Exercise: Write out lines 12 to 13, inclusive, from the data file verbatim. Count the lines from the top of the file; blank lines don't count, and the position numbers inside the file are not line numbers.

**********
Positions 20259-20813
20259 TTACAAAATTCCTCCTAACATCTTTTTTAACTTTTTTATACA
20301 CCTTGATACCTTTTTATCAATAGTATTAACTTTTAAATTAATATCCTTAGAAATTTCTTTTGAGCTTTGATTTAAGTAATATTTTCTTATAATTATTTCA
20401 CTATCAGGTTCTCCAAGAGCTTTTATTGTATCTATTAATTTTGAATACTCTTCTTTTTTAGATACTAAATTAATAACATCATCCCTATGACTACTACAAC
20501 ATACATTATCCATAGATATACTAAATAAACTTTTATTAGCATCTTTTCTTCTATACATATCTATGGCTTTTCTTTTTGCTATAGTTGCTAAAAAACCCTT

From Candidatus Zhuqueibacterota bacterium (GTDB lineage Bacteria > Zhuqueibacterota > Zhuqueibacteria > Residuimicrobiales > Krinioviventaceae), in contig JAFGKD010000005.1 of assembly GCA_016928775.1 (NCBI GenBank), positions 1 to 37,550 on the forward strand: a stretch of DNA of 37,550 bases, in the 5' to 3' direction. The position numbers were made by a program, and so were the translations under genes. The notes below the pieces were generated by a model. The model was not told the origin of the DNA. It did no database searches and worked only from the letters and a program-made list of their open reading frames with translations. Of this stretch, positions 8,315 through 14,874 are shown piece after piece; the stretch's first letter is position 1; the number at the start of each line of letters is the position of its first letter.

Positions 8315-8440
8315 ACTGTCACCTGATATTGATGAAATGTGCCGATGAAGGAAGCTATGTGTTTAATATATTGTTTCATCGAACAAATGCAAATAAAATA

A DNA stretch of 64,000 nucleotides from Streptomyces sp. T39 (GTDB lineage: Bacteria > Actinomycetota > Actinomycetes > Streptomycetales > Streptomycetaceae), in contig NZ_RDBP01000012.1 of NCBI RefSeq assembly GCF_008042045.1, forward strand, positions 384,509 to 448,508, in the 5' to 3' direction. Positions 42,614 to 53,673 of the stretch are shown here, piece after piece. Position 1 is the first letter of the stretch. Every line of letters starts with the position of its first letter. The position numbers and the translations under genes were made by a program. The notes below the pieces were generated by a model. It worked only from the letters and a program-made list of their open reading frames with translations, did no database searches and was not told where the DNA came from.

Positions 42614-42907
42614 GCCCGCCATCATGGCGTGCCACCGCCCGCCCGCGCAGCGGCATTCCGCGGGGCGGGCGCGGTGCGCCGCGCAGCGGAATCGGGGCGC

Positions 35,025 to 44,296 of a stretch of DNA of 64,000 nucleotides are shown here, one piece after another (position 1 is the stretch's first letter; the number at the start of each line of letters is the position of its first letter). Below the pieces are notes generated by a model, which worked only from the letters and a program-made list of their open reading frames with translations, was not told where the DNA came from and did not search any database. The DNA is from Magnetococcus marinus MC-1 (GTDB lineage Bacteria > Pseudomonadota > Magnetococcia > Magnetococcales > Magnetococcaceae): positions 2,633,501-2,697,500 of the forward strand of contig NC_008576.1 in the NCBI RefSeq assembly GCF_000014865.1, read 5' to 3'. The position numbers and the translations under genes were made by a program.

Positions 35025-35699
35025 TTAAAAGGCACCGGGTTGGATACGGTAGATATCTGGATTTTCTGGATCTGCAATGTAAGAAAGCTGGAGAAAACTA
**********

Positions 35,025 to 44,296 of a stretch of DNA of 64,000 nucleotides are shown here, one piece after another (position 1 is the stretch's first letter; the number at the start of each line of letters is the position of its first letter). Below the pieces are notes generated by a model, which worked only from the letters and a program-made list of their open reading frames with translations, was not told where the DNA came from and did not search any database. The DNA is from Magnetococcus marinus MC-1 (GTDB lineage Bacteria > Pseudomonadota > Magnetococcia > Magnetococcales > Magnetococcaceae): positions 2,633,501-2,697,500 of the forward strand of contig NC_008576.1 in the NCBI RefSeq assembly GCF_000014865.1, read 5' to 3'. The position numbers and the translations under genes were made by a program.

Positions 35025-35699